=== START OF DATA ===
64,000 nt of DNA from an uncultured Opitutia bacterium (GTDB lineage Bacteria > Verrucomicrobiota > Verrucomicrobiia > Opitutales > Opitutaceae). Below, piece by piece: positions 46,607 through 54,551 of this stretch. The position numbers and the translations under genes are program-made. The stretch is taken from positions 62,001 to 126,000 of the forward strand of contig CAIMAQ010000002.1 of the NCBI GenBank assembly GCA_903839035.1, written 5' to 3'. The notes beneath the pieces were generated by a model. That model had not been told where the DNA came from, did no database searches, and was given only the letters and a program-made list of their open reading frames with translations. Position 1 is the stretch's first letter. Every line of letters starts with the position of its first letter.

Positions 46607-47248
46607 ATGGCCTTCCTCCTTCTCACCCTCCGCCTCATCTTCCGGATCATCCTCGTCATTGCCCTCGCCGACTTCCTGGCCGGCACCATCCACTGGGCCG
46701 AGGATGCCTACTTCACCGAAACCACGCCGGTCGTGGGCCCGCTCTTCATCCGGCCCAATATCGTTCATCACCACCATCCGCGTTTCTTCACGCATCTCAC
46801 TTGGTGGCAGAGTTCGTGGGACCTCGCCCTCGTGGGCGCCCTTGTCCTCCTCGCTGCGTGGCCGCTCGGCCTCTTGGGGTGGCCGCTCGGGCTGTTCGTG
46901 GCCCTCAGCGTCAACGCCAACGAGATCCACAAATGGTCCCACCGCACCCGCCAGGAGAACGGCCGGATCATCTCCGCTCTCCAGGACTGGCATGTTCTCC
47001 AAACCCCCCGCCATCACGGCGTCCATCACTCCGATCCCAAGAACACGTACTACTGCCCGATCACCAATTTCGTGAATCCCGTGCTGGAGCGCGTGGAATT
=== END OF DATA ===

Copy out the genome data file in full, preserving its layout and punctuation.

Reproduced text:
64,000 nt of DNA from an uncultured Opitutia bacterium (GTDB lineage Bacteria > Verrucomicrobiota > Verrucomicrobiia > Opitutales > Opitutaceae). Below, piece by piece: positions 46,607 through 54,551 of this stretch. The position numbers and the translations under genes are program-made. The stretch is taken from positions 62,001 to 126,000 of the forward strand of contig CAIMAQ010000002.1 of the NCBI GenBank assembly GCA_903839035.1, written 5' to 3'. The notes beneath the pieces were generated by a model. That model had not been told where the DNA came from, did no database searches, and was given only the letters and a program-made list of their open reading frames with translations. Position 1 is the stretch's first letter. Every line of letters starts with the position of its first letter.

Positions 46607-47248
46607 ATGGCCTTCCTCCTTCTCACCCTCCGCCTCATCTTCCGGATCATCCTCGTCATTGCCCTCGCCGACTTCCTGGCCGGCACCATCCACTGGGCCG
46701 AGGATGCCTACTTCACCGAAACCACGCCGGTCGTGGGCCCGCTCTTCATCCGGCCCAATATCGTTCATCACCACCATCCGCGTTTCTTCACGCATCTCAC
46801 TTGGTGGCAGAGTTCGTGGGACCTCGCCCTCGTGGGCGCCCTTGTCCTCCTCGCTGCGTGGCCGCTCGGCCTCTTGGGGTGGCCGCTCGGGCTGTTCGTG
46901 GCCCTCAGCGTCAACGCCAACGAGATCCACAAATGGTCCCACCGCACCCGCCAGGAGAACGGCCGGATCATCTCCGCTCTCCAGGACTGGCATGTTCTCC
47001 AAACCCCCCGCCATCACGGCGTCCATCACTCCGATCCCAAGAACACGTACTACTGCCCGATCACCAATTTCGTGAATCCCGTGCTGGAGCGCGTGGAATT